2. War
The brilliant Long Beach funk band, formed in 1962 by drummer Harold Brown and singer-guitarist Howard Scott (as The Creators), cooked up a highly spiced, heavily rhythmic brand of supercharged R&B. Brown also was one of the earliest blowtorch-wielding cats to customize cars into what became known as lowriders. After a fateful night in ’68 when they allowed a visiting harmonica player from Denmark named Lee Oskar up to jam at North Hollywood’s Rag Doll, audience member (and just split from The Animals) Eric Burdon hired them on the spot as his backing band. (“Do you believe in destiny?” Brown has said. “I do.”) That alliance, as Eric Burdon & War, was successful, but when War went on their own, it was a double-platinum smasheroo success.

But destiny can be cruel. After various road-weary members of the band burnt out and went on hiatus in the mid-’80s, manager Jerry Goldstein and Leroy “Lonnie” Jordan (who got his first keyboard after Brown told his mother to buy one, because “Lonnie’s gonna be famous”) put together an all-new lineup — and, according to Brown, stopped paying out royalties to the now-former band members. The co-founders lost all rights to the name War in 1997 and have battled ever since to get them back. In the meantime, Brown, Scott, Oscar and bassist B.B. Dickerson now must gig as the Lowrider band, while Jordan, who barely wrote or sang lead on any of War’s classic albums, leads his fictionalized “War” and cruises through all the big, lucrative gigs with an ever-changing posse of hired hands.

1. The Sonics
[Note: This portion of the list has been updated since it was originally published.]

This one is a heartbreaker, not only because The Sonics are among the most important, influential garage-rock howlers in human history, but also due to the fact that, since their turn-of-the-century re-emergence, they have given performances of beautifully blistering intensity and even released a killer new album last year — their first since 1965. The Sonics, with peerless stunners like “The Witch,” “Strychnine” and “Psycho,” were America’s premier proto-punk shock troupe, with a dizzyingly aggressive style utterly unrivaled in their day. So when they announced the band’s first-ever North American tour last month, one pesky detail was pointedly omitted — the fact that original singer-keyboardist Jerry Roslie will not be participating. Following a heart transplant, Roslie understandably just can’t travel.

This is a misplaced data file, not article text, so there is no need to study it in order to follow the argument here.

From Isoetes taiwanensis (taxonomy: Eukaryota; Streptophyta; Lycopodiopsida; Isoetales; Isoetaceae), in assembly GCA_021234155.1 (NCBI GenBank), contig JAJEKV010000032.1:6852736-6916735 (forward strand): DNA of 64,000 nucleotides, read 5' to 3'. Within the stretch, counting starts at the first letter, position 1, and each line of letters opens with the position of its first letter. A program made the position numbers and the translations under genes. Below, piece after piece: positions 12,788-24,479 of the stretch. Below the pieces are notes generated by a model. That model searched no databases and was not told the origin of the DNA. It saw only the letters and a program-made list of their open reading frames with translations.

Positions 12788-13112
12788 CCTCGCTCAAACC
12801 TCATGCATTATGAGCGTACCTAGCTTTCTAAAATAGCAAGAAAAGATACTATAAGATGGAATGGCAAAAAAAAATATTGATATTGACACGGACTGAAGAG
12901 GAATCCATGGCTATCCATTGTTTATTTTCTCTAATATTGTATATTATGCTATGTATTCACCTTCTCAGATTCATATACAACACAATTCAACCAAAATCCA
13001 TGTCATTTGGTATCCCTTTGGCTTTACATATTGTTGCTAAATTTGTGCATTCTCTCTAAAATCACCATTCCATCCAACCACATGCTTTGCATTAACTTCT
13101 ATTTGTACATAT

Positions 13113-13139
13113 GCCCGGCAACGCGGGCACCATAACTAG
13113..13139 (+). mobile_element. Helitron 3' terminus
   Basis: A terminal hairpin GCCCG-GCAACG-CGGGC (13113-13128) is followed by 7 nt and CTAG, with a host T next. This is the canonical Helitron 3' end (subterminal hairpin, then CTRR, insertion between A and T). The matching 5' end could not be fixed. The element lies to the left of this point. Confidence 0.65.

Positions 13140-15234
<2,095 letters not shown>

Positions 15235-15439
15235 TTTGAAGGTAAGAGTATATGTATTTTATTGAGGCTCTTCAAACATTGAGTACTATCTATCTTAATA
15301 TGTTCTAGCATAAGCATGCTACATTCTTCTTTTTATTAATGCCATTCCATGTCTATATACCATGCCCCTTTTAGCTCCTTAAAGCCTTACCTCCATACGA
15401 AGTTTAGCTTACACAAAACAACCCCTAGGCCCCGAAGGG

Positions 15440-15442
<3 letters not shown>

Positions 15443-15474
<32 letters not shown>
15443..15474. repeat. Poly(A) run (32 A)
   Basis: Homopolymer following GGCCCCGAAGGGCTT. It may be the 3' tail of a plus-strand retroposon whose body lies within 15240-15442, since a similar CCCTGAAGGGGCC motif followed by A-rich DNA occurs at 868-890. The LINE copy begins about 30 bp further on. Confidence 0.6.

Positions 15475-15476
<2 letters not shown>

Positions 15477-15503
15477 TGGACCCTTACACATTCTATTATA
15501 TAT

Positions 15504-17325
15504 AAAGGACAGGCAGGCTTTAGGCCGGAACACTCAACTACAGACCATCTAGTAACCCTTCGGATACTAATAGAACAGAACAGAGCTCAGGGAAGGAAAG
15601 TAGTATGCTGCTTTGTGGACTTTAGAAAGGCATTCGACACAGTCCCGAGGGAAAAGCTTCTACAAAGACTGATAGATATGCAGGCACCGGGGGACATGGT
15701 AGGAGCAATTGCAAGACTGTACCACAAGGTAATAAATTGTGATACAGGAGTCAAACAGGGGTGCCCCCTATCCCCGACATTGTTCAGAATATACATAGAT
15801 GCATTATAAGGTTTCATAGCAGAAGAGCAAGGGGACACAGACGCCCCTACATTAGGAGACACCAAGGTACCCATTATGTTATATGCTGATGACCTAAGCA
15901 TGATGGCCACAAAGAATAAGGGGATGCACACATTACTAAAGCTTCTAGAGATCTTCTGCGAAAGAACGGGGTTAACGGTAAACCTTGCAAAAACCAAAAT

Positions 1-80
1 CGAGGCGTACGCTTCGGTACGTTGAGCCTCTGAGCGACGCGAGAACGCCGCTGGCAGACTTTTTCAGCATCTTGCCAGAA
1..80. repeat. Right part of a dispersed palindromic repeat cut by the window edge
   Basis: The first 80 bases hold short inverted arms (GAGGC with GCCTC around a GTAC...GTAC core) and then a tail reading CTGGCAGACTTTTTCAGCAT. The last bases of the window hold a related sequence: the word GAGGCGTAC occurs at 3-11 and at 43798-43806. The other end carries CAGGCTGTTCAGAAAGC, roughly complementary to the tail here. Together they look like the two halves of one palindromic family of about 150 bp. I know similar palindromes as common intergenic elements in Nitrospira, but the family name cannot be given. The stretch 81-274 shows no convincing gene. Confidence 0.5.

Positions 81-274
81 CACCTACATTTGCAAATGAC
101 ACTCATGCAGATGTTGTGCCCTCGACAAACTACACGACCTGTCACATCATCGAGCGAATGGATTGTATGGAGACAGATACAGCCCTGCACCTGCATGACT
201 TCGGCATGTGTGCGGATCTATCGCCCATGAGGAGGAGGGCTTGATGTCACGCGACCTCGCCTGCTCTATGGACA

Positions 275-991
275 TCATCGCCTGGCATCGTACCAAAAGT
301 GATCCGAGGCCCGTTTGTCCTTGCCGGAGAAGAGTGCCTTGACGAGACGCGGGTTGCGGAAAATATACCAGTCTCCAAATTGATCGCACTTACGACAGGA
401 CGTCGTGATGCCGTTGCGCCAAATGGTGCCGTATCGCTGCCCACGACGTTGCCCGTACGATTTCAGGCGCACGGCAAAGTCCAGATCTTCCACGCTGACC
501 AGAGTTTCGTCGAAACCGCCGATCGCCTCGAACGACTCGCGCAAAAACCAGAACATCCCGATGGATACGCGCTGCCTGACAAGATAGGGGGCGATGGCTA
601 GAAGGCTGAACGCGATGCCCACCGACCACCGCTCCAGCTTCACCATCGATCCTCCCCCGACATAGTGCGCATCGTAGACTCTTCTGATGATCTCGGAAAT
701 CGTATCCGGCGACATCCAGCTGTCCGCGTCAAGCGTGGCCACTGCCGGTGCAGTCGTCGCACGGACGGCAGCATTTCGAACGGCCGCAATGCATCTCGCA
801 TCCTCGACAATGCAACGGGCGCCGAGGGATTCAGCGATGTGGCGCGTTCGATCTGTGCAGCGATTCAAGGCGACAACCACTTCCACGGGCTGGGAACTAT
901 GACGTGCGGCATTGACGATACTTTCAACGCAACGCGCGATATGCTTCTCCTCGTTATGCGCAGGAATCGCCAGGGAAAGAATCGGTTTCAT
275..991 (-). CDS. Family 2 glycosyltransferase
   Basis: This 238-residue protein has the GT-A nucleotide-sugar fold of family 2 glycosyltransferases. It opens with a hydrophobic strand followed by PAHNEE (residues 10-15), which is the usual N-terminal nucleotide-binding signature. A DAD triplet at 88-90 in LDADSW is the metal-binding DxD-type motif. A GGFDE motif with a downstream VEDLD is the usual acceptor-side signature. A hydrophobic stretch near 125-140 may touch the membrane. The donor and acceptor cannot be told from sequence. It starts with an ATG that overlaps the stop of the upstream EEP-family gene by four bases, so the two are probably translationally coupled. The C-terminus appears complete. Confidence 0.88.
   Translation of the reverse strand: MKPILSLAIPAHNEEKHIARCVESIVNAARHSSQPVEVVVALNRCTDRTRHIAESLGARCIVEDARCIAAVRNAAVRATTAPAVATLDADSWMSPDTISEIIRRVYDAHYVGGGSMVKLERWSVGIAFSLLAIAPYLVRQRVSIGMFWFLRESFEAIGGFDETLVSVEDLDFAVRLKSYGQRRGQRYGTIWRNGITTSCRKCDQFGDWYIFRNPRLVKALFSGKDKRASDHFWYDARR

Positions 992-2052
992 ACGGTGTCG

So who will be taking his place? Freddie Dennis, formerly of The Kingsmen and Freddie and the Screamers, has been the band's bassist since 2009 and slowly taken over lead vocal duties from Roslie, while Jake Cavaliere, of local "biker rock" group The Lords of Altamont, was to fill in on keyboards on this latest tour. [Note: An earlier version of this article incorrectly stated that Cavaliere would also be singing lead vocals. We regret the error.] But on April 21, the band announced that their North American tour has been cancelled. Sonics sax player Rob Lind later wrote to L.A. Weekly to explain the situation and request corrections to the original version of this list/article:

“Jake [Cavaliere] was NOT hired to replace Jerry as lead singer. Jake is a fabulous keyboard player, he was hired to do that alone and that is his role in the Sonics. This [tour] cancellation was purely a function of bookers and local promoters being unable to come to agreement on percentages ...  as is usually the case, the musicians were not consulted in any manner ... We all probably learned about it about the same time you did. In closing, I'm not railing or shaking my fist at you. I wanted to offer corrections to some inaccurate statements.”


Lind also tells us that The Sonics, including Roslie, have a new studio album in the works. We can't to hear it.